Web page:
As Nigerians inch closer to the February 2023 presidential election, the seventh since the current wave of liberal democracy formally started in 1999, there are at least 10 key issues that are likely to drive and determine the outcome. Political scientist, Jideofor Adibe, explores them all.
1. Ethnicity and regionalism
Four of the 18 presidential candidates in the election, regarded as the front runners, come from the three dominant ethnic groups in the country: Hausa/Fulani, Yoruba and Igbo.
From the north are Atiku Abubakar, a former vice-president of the country (1999-2007) and the presidential candidate of the People’s Democratic Party; and Rabi’u Musa Kwankwaso, a former governor of Kano State and the presidential candidate of the New Nigeria People’s Party.
Bola Ahmed Tinubu, a Yoruba from the south-west, is the presidential candidate of the ruling All Progressives Congress. Peter Obi, an Igbo from the south-east and former governor of Anambra State, is the presidential candidate of the Labour Party.
Since the 1999 election, there has been an unwritten convention that presidential power will rotate every eight years between the northern and southern parts of the country. That’s why many individuals and groups from both the north and the south insist that President Muhammadu Buhari must be succeeded by someone from the south.
Some individuals and groups from the south-east further argue that because the zone has not yet produced a president, it should get its turn in 2023.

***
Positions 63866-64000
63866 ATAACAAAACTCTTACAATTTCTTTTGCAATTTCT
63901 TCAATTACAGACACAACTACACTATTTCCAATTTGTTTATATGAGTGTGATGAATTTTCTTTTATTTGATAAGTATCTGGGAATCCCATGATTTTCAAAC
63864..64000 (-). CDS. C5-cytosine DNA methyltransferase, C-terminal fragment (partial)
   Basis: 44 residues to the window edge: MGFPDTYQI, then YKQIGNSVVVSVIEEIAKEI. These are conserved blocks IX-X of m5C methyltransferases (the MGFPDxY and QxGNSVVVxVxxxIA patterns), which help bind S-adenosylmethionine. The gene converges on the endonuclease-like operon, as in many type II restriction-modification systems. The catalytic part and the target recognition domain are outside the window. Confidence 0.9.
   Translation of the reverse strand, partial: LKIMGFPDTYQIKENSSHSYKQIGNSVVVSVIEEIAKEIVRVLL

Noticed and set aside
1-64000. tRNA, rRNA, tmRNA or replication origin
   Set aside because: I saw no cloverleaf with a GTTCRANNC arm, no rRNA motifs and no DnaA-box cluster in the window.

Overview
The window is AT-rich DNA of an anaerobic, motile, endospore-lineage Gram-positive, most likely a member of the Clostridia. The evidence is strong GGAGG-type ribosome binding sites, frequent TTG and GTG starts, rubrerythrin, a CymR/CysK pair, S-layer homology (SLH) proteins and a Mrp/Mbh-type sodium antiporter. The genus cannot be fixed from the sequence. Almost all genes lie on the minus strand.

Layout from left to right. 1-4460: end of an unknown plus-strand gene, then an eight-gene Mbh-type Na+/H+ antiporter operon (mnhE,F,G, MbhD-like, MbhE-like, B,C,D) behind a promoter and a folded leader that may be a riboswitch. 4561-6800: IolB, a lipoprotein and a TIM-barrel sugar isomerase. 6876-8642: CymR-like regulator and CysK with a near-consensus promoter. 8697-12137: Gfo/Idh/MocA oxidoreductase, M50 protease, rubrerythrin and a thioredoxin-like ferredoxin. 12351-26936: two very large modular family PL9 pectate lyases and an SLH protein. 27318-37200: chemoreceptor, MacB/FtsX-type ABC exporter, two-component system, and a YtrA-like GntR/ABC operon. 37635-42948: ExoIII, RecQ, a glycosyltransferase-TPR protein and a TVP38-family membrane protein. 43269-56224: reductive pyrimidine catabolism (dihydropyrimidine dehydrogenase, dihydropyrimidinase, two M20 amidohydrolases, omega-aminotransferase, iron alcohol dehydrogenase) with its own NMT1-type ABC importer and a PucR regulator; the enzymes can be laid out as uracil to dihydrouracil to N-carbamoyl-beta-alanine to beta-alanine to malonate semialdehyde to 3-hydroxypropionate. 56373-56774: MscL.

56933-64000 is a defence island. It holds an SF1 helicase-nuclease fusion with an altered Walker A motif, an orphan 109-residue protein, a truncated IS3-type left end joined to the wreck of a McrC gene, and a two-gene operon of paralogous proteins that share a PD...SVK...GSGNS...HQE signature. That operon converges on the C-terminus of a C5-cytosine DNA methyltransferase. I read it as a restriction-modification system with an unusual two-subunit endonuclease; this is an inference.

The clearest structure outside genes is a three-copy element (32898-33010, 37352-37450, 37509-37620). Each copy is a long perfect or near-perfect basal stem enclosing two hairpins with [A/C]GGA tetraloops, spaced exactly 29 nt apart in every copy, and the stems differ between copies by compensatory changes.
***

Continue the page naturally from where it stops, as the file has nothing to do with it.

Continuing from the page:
Some from the north-east, where Atiku comes from, equally argue that it should be their turn since the zone has not produced a national head since Tafawa Balewa, the country’s first and only prime minister, in the 1960s.
Just like ethnicity and regionalism, religion has always been an important tool of mobilisation and discord in Nigeria.
Since 1999 there has also been a careful balancing act to ensure that the president and the vice-president do not share the same religion. While the north is predominantly Muslim, the south is predominantly Christian.
This balance was upset when Bola Tinubu, a Yoruba Muslim, chose Kashim Shettima, a Kanuri Muslim and former governor of Borno State, as his running mate. Many Nigerians and groups, including the Christian Association of Nigeria strongly condemned the ticket.
3. Emergence of ‘viable’ third force parties
Until 2015, Nigeria’s political landscape was dominated by one party – the People’s Democratic Party. It was the only party strong enough to win presidential elections.
This changed in 2015 when the All Progressives Congress, a coalition of opposition parties, defeated the sitting president, Goodluck Jonathan. This heralded an era of a two-party dominant state.
The emergence of the Labour Party and the New Nigeria People’s Party seems to have changed the electoral dynamics.
Obi frames his campaign on anti-establishment rhetoric and is therefore able to attract a horde of frustrated young voters. As the only Christian among the four leading candidates, Obi may also benefit electorally from Christians opposed to Muslim-Muslim ticket of the ruling APC. At least three opinion polls showed him leading the race, though some have questioned the credibility of those polls.
Kwankwaso, founder of the Kwankwasiya movement, is regarded as a grassroots organiser. He is believed to be popular with ordinary people in the north but is thought to lack a strong following in the south.